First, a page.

- Price of RUNE*
These inputs should be plugged into the following formula:
An example with mainnet day 1 inputs:
- 33 nodes
- 3.06 million RUNE rewards emitted per month
- 67% of rewards allocated to nodes (stable Incentive Pendulum)
In this example, an individual operator would receive 62,127 RUNE over the month.
Depending on how the node was set up, it will likely cost between $2,000 and $3,500 per month, potentially more as the blockchain scales and more chain integrations are added. The main driver of costs is resource allocation to hosting the fullnode daemons required for each of THORNode's chain integrations.
Running a THORNode is no simple task. As an operator, you will need to run/maintain multiple linux servers with extremely high uptime. It is encouraged that only professional systems engineers run nodes to maintain the highest quality reliability and security of the network. The simple question to know if you have the skillsets to run a THORNode is:
Have you used pagerduty before?
If the answer is no, it’s probably best that you do not run a node and participate in the network in other ways. The following skill sets are required to be an effective node operator.
- Advanced knowledge of Linux server administration and security
- Advanced knowledge of Kubernetes
- Advanced experience running a host of nodes on a hosted platform such as AWS, Google Cloud, Digital Ocean, etc
- Knowledge of running full nodes for other chains such as Bitcoin, Ethereum, and Binance.
- Willingness to be “on call” at all times to respond to issues when/if your node becomes unavailable
When you run a THORNode, each THORNode will have its own node account. An example node account looks like this:
"signer_membership": [...pub keys of asgard vault memembership],
"observe_chains": [...block heights of last observed tx on external chains],
Most importantly, this will tell you how many slash points the node account has accrued, their status, and the size of their bond (which is in 1e8 notation, 1 Rune == 100000000).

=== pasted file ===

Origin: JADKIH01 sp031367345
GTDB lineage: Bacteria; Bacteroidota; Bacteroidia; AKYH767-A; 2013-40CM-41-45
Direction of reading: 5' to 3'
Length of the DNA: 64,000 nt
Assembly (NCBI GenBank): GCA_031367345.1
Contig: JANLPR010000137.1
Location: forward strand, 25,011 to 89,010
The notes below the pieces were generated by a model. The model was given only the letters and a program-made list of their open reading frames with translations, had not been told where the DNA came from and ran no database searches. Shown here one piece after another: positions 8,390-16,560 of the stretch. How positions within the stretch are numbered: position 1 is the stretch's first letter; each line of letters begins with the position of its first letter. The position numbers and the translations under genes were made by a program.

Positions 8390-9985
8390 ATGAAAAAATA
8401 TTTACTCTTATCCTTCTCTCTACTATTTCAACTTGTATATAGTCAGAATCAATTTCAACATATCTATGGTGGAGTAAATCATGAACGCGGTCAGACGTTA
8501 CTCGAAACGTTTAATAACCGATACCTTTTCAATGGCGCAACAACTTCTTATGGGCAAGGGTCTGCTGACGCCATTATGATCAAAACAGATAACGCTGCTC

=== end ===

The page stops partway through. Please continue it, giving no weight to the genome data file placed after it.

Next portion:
Types of node status:
- 1.Unknown - this should never be possible for a valid node account
- 2.Whitelisted - node has been bonded, but hasn’t set their keys yet
- 3.Standby - waiting to have minimum requirements verified to become “ready” status. This check happens on each churn event (3 days on average).
- 4.Ready - node has met minimum requirements to be churned and is ready to do so. Could be selected to churn into the network. Cannot unbond while in this status.
- 5.Active - node is an active participant of the network, by securing funds and committing new blocks to the THORChain blockchain. Cannot unbond while in this status.
- 6.Disabled - node has been disabled by use of LEAVE while in standby, and cannot re-join.
To get node account information, make an HTTP call to your
thornodeport which will look like the following:
=> Enter THORNode Mimir key: <key>
=> Enter THORNode Mimir value: <value>
- 2.A node can vote at any time on any key value.
- 3.A node's vote is valid as long as they are active (and removed if they are not).
- 4.2/3rds of active nodes need to agree for the change to happen
- 5.If 2/3rds consensus is not reached, Mimir admin takes priority, or a constant if present.
- 6.A node can change their vote anytime.
- 7.A node can delete their vote by using -1 value
- 8.Voting costs one native transaction fee, which is deducted from their bond.